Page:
Have you ever had a crisis of confidence? You know what I mean – the kind where you look at all of your competitors, and you secretly think, I’m good, but I’ll never be as good as they are, or I’ll never be able to develop the reputation that they have?
Here’s the secret: the solution is not to try to beat the competition at their own game, but beat them at a different one. Brandon Stanton is a great example of how to do this.
I recently had the pleasure of attending an inspiring presentation by Stanton, the founder of Humans of New York (HONY). Just in case you’ve never heard of HONY, it’s a Facebook community and blog, where Brandon features pictures and stories of everyday people. It’s been wildly successful (more than 20 million social media followers), and he’s about to publish his second book (the first was a NY Times Best Seller).
But he didn’t start out as wildly successful. He didn’t even start out intending to start a community, or a blog or to write a book. After losing his job in the financial industry in 2008, Stanton decided to follow his passion, and become a photographer – the kind of photographer that sells his work in art galleries. He moved to New York City and started photographing ordinary people.
It didn’t take long for Stanton to decide that he would probably never be good enough to receive the critical acclaim that the best photographers do, so he decided to take a different approach. Instead of trying to be the BEST, he came up with an idea to do something DIFFERENT.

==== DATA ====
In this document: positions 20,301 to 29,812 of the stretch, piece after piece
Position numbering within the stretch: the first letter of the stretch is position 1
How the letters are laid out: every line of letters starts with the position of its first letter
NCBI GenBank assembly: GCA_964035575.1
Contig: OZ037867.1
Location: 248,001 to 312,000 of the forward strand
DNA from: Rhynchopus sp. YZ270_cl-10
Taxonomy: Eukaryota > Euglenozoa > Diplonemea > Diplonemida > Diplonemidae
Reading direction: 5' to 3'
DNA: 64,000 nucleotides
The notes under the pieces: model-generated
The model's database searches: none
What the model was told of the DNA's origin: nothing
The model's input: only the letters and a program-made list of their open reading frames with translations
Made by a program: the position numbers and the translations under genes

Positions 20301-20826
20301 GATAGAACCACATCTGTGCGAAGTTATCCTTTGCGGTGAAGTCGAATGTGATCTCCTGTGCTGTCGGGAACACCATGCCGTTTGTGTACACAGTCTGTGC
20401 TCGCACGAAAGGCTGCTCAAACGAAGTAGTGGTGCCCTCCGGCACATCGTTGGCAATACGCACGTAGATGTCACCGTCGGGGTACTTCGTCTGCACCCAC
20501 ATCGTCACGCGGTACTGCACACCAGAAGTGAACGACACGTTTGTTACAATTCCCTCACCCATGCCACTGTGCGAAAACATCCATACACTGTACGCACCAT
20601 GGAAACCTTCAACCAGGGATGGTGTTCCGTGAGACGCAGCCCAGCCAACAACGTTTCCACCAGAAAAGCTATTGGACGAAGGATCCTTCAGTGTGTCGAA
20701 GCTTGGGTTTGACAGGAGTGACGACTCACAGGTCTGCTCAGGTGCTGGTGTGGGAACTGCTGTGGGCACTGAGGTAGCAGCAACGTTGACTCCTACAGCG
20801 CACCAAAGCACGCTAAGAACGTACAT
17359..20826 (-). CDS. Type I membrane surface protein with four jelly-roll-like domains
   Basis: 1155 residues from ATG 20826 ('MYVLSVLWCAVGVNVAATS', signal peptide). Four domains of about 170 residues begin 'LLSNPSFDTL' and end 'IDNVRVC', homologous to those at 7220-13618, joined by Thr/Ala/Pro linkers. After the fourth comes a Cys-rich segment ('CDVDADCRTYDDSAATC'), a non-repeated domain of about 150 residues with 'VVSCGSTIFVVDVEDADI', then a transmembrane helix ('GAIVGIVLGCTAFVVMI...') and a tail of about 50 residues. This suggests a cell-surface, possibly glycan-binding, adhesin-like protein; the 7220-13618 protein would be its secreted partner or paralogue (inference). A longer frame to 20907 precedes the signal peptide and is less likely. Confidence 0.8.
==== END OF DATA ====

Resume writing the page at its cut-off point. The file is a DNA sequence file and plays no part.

His idea was to photograph regular, ordinary people in New York, post the photographs on social media, and organize them by geography. He did accumulate a small following, but he wasn’t exactly killing it.
Then one day it happened – his eureka moment. He posted a photo of a woman dressed completely in green, even her hair was green. That fateful day he decided to do something that he hadn’t done before – he included the story she told him when he took her photograph. “I used to be a different color every day. But then one day I was green, and it was a great day, and I have been green ever since.”
That one small pivot made all the difference. The green lady post got more attention than any of his others. So he did it again. He started interviewing his subjects and including their stories with the photographs. He realized that instead of being a great photographer, he was going to be a great storyteller. He had a talent for telling stories both visually and with the written word, the kind of stories that move people.
By paying attention to what resonated with his audience, pivoting his focus, and redefining who he was, Stanton eliminated his competition. He was no longer competing with thousands of other photographers, because he was doing something that no one else was doing. He was still a photographer taking pictures, but he was presenting them in a new and different way.
The method that Stanton reveals here is something that any business can do. It does not involve waiting for a big, earth shattering idea to hit you between the eyes. Instead, it involves continuing to run your business, and making small pivots based on close observation of what works and what doesn’t work with your audience. As I have advocated in the past, talk to your Top Clients and get a feel for what excites them about your company and what doesn’t. Let them help you create your next offering or refine your current one.
Stay open minded, listen deeply to what your Top Clients are telling you about what makes you and your company attractive to them, be willing to think outside the box and you too can create your own category and be the best at what you do!
Would you like expert guidance to determine how you can become different enough to eliminate your competition? If so, then click through for a complimentary consultation with a Certified Provendus Growth Strategist.
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